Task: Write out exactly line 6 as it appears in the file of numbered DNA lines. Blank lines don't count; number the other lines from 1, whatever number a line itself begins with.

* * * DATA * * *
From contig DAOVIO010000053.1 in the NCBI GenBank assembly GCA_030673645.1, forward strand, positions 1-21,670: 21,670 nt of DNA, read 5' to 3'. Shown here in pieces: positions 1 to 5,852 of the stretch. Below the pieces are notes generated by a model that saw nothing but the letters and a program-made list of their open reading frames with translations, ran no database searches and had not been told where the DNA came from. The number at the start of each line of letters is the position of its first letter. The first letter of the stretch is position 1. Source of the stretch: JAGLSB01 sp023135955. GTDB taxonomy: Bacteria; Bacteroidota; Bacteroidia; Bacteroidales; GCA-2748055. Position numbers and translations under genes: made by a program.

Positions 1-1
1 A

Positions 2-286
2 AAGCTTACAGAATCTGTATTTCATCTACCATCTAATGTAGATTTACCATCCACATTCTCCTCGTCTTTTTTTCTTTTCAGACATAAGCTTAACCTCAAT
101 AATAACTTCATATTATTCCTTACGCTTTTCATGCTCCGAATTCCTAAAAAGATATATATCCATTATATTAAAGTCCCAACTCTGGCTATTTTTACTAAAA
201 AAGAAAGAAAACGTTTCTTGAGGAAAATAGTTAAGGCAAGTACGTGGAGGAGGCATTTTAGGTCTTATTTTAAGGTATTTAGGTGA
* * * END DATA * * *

101 AATAACTTCATATTATTCCTTACGCTTTTCATGCTCCGAATTCCTAAAAAGATATATATCCATTATATTAAAGTCCCAACTCTGGCTATTTTTACTAAAA